Igloo

Good Morning Brave hearts

Wake up to a day of architectural delights. Fascinating domains from our cold climate. The perfect dome shape of carved snow, of barking dogs and aurora borealis brilliance, to start the morning off right. Add endless darkness, sub zero temperatures, a little wind chill and here’s the start of a great day in the far north.
Brave human, a day of reckoning with severe climate, possibly predators and elusive game makes today a day of challenge for the Arctic champions of survival. During the darkest months of the year, when the cold is the deepest and the snow is the highest, those tiny domes in the snow, protected small villages of independent and high spirited individuals, who saw the great north as a frontier, called home.

http://www.eskimold.com/uploads/3/1/4/1/3141575/2_a_history_of_igloos.pdf

Way back in far off history, tells a time of human migration throughout Asia to Canada. People were mobile and robust, following herds of game animals, in search of food. Following the call of the wild, to the daunting task of immigration and settlement, of the new frontier, of the far north.
These ingenious people with inventive minds, created the dwelling of snow for shelter and habitation. The landed migrants of Asia, set up domiciles of snow, igloos, to house themselves, during the long winter’s cold. A snow house of warmth and comfort, easy to build, with readily available building materials.
High up in the Arctic tundra, above the treeline, where wood is sparse or non-existent, remains the ancestors of those ancient pioneers. Settlers to the far north with courage and creativity, the daring human, with perseverance and skills, tackled a task of bold survival in extremely harsh conditions and carved a niche of humanity, in a land of constant challenge.
Out on the barren landscape, stands a village of domes. An Inuit village of igloos, carved from compacted snow and filled with an Inuit family and their precious belongings. Furs to sleep on, whale oil for light and cooking, utensils and tools. The daily awakening to a wind swept view of barren, snow covered land. To temperatures dropping to more than -40 and to the more chilling need for food.
Feed the hungry, great hunters. The caribou roam in herds and the walrus plays in the ocean. Yours is a land of extremes. A call to the will of the indomitable human.
Bravo to you, almighty human and to the will of survival. To your place in our history and to your perfect domes, the igloo, on our list of the seven wonders of Canada.
written by Dr, Louise Hayes
January 10, 2014

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The Case, page 5

Good Day, you awesome human

Generations of internal peace and prosperity have left this land to you. Praises to you for the great peace of our ancestors and for the quiet calm of harmony. The brilliant diversity of multi-culturalism has enriched our lives and brought peace to thousands.

The Canadian cultural landscape is filled with diversity. The sharing of the richness of heredity is a gift. A gift of knowledge, intelligence and beauty. The preservation of such gifts is a national dream. Our national treasures aquaint us with the mysteries of the great planet. The mystery of bio diversity, of the human, of the ancient past. Our aptitudes thrive in such a land, building, sharing and preservation. The great gift of today comes from a past of diligence, daring, nurture and care. Each careful step to the fulfillment of a dream. A land of beauty and prosperity.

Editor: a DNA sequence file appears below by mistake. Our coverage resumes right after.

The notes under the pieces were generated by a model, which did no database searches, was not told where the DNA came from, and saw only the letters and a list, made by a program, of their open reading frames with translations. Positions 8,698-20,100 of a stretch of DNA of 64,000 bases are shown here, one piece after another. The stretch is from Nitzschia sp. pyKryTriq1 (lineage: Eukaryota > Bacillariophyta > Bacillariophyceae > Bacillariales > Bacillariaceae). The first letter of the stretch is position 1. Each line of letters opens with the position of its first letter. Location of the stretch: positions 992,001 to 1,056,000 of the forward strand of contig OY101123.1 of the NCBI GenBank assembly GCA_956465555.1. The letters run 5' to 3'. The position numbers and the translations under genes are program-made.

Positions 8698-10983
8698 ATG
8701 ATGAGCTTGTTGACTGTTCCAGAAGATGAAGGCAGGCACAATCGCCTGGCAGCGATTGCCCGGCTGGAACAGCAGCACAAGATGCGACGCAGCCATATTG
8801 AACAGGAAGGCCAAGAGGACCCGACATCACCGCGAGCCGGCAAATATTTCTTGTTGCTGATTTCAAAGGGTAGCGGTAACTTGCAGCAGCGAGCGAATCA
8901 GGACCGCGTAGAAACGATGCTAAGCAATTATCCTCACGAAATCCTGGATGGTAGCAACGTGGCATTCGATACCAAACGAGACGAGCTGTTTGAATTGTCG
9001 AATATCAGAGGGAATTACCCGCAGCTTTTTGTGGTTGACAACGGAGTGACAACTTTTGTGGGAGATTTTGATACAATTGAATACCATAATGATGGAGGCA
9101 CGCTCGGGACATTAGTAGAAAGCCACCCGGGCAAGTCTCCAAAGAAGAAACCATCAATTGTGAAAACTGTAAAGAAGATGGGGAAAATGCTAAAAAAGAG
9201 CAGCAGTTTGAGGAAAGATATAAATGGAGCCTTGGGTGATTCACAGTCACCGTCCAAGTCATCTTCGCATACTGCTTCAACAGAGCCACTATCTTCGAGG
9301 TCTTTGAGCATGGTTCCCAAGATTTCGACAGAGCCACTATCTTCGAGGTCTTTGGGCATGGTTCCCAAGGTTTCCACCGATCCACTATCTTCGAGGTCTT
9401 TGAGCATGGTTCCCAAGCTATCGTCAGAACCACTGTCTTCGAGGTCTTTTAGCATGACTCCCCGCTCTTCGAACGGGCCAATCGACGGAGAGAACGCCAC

Brave fur traders, sensible exchange, hearty pioneers, diligent work. The work ethics of our past is the reward of our present. The safety and security of our culture is the preservation of the dignity of our ancestors. They came, they rose to the challenge and they achieved.
Generations of the family farm brings us national pride. No destruction, no despair. The endless call to finer produce, finer meat, finer farming. The endless call to feed the nation, to feed the starving. The diligence to the craft. Build a better product and save the hungry.
A noble cause from caring business enterprise. A commonplace cause in yesteryear, commonplace in the 1800’s, but not so much now. Our dependence upon those few who try, increases as cities fill, shopping malls increase and retail, merchandise and commerce become the more sought after way of life. Fewer and fewer farms to feed the growing masses of the multitudes of humanity in this country. Fewer and fewer people whose talents and skills lie with the land.
Immigration is steady. It brings many gifts. Culture, recreation, connections to countries abroad. It brings a demand for international relations, for products and services to fulfill the needs of newcomers. Cities swell, urban areas develop, the demand for food product increases, but the family farm diminishes. Of the thousands who enter the country, few leave the cities, few choose to farm.
Of all of our nations wealth and prosperity, where will we be without food.

http://www.gofundme.com/FarmedAndDangerous

The family farm is in decline. Mishaps that cause alarm resound in our ears. The food chain is threatened. This is not just a case about sheep. The other animals are gone as well. This is a case about a farm. A Canadian farm. An industry in decline in Canada. An industry that helped to build a strong and healthy population, a strong and healthy nation. An industry first and foremost in our minds. Food.
Our negotiations cannot fail.
written by Dr. Louise Hayes
November 30,2013